- What Is a Military School?
- History of Military Schools
- Daily Life at Military School
- Military School Discipline
- Why Military Schools?
- Who Are They For?
- Who Are They Not For?
- Alternatives to Military Schools
- Is Your Teen in Trouble?
- Military School Lingo
- Military Prep Schools
- Helpful Resources
- Articles on Teen Issues
Military School Lingo
Most military schools are boarding schools. Students, teachers and administrators live together on a self-contained campus, and usually they form a close-knit community within shared experiences. All boarding schools and college campuses have their own traditions, slogans and slang unique to their communities.
Stanford University students call their campus "the farm," and Northwestern University students meet at "the Rock," a large rock in the center of campus that students paint in different colors from time to time. Students at the Willard School for Girls respect the "senior triangle" as a grassy space reserved for seniors and alumnae.
Typically known for their high academic and athletic standards, most military schools base their programs on the core principles of a military curriculum. Because these types of boarding and prep schools use a military model, they also use much of the same terminology as official military colleges and institutions. And that means teens enrolled - or planning to enroll - in a military school often find themselves faced with learning a whole new vocabulary.
From cadets to colonels, boot camp to basic training, the lingo and language of military schools isn't just designed to reinforce rigorous military standards and codes of conduct - it's also a deeply embedded part of military school culture.
Likewise, every military school has a unique lingo of its own. However, most military students adopt common military words and slang as part of their unique campus language. Here are some common words and phrases you'll often hear at military schools.
Academic Year: Most military schools operate between the beginning of September to the middle of June, in a two-semester system.
Admiral: The highest rank in the navy, the word admiral means "commander of the seas".
Air Force: One of the three branches of the US military, the Air Force primarily operates air-based operations.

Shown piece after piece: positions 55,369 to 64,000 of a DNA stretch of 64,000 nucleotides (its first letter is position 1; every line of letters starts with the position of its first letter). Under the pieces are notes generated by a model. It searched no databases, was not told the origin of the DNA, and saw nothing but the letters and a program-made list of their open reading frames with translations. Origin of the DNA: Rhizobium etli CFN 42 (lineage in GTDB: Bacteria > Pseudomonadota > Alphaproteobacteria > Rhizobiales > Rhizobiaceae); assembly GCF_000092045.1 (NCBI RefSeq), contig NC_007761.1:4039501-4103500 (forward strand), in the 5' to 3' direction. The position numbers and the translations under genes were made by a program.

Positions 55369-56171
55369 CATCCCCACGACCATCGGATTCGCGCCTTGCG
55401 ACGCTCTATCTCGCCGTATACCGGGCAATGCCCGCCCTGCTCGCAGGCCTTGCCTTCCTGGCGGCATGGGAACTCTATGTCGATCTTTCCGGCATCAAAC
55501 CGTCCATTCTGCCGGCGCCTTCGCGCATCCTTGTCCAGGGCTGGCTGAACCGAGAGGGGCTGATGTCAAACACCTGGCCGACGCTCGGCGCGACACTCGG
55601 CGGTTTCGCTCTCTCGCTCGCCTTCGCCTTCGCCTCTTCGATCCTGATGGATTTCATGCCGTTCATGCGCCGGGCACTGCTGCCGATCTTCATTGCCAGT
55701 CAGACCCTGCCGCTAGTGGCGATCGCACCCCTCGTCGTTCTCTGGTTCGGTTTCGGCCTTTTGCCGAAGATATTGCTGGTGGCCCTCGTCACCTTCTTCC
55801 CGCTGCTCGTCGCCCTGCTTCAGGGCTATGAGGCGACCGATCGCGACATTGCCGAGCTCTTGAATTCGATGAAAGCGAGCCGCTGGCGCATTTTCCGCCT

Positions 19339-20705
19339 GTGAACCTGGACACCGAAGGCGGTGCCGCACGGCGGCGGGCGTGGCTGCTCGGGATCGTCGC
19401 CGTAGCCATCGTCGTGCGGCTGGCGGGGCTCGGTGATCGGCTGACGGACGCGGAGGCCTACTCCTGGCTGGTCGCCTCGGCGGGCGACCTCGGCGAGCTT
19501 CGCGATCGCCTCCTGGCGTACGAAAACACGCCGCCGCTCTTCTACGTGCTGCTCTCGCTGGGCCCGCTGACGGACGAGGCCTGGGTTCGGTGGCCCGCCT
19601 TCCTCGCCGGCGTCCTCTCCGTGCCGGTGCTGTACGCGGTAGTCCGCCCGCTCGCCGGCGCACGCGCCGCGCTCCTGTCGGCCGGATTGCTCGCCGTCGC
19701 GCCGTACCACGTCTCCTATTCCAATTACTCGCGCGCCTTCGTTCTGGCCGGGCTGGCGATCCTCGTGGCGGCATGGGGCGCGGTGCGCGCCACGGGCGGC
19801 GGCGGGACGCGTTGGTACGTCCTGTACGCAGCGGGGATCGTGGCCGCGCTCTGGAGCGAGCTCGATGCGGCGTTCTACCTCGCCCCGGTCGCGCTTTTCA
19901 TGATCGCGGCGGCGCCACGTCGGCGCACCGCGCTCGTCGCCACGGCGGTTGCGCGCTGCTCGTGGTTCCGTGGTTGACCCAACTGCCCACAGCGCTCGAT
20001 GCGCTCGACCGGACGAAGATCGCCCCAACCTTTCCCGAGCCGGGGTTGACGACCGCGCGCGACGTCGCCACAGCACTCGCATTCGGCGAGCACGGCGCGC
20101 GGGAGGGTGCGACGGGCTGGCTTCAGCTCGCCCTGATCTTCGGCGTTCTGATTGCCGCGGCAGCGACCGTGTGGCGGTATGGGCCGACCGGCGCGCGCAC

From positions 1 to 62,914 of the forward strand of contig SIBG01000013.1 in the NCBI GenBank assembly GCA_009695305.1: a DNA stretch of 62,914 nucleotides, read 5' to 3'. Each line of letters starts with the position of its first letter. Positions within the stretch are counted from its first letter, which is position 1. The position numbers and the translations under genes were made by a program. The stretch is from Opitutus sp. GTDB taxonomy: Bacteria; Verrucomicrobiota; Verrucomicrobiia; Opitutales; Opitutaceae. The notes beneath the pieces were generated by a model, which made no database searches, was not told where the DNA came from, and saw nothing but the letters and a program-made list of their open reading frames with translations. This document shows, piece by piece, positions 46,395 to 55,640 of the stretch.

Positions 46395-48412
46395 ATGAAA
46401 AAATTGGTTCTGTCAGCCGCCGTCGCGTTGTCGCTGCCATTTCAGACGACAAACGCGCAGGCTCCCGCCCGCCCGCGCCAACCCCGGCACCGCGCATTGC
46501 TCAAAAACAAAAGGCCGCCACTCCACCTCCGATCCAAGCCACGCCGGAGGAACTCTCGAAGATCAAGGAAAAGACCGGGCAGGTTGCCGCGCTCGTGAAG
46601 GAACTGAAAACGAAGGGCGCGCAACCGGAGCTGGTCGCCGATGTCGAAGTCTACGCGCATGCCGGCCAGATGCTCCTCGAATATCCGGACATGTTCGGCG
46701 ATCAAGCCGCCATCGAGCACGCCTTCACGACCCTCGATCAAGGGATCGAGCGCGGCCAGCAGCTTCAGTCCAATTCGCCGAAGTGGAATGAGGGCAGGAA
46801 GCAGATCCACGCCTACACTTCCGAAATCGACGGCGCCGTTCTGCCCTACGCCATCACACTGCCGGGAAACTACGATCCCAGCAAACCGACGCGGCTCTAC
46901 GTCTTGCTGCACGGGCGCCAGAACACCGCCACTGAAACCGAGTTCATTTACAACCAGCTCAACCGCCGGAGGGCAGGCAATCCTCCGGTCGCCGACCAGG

All Hands: Everyone
Army: One of the three branches of the US military, the Army focuses on land-based operations.
Barracks: The building where soldiers lodge; dormitories
Basic Training: Six to 13 weeks of rigorous physical training undergone by every new member of the Armed Services or other military program, sometimes called "boot camp." Basic training teaches cadets to live by core military codes of conduct and standards of behavior.
Beat your face: Slang for do some push-ups
Brass: top-ranking officers
Bulkhead: a wall
Cadet: One of the most common military school terms, the term cadet refers to a junior officer or officer in training. In a military school setting, students are frequently referred to as cadets.
Chaplain: Typically members of the clergy or priests, chaplains are assigned to military units as non-denominational religious counselors. Most military schools have a chaplain on faculty.
Chow Hall: Mess hall
Civvies: civilian clothes
Colonel: One of the highest military ranks, usually surpassed only by Generals.
Demerit: A mark against a person's record. Students get demerits for bad grades, rule infractions, and so forth. If a student accumulates enough demerits, he may undergo a punishment.
Detention: A form of punishment in which a student must remain under supervision, often in an empty classroom, for a designated period of time
Ensign: This is a naval term used to denote the lowest-ranking member of the naval unit.
Fashion show: A punishment in which a person has to dress in each of his various uniforms (summer, dress, etc) over the course of a few hours
Field Day: Barracks cleaning day
Five and fly: Military academy slang for doing only the minimum five years of service after graduation
Gear: equipment and personal items
General: Like a Navy Admiral, the General is the highest-ranking member of an army or air force unit.
Go Juice: Fuel
Good to go: Acceptable for use, as in "that equipment is good to go"
Hazing: Teasing or pranks by upperclassmen to harass underclassmen, especially freshman. Hazing can be part of the process of becoming accepted at the school.
High and tight: Short military haircut
JAG: Short for the Judge Advocate General's Corps, JAG is the judicial sector of the United States military. Military schools may use JAG as a model for their student judiciary.
Liberty: Official authorized freedom to leave school for a while, as in "Joe has liberty this Sunday"
Lights out: The time of the day when all students must go to sleep. Some schools have "campus lights out."
Mess, mess hall: The place where students eat meals together
Navy: One of the three branches of the US military, the Navy focuses its activities on water-based operations.
Plebe: An underclassman
Port: The left side
Portholes: Someone who wears glasses
Reveille: Music played at the beginning of every day as a wake-up call
Starboard: The right side
Taps: Music played at the end of the day to signal "Lights out"
Fast Facts About Adolescents
By age 15, only 13 percent of teens have had sex. However, by the time they reach age 19, seven in 10 teens have engaged in sexual intercourse.
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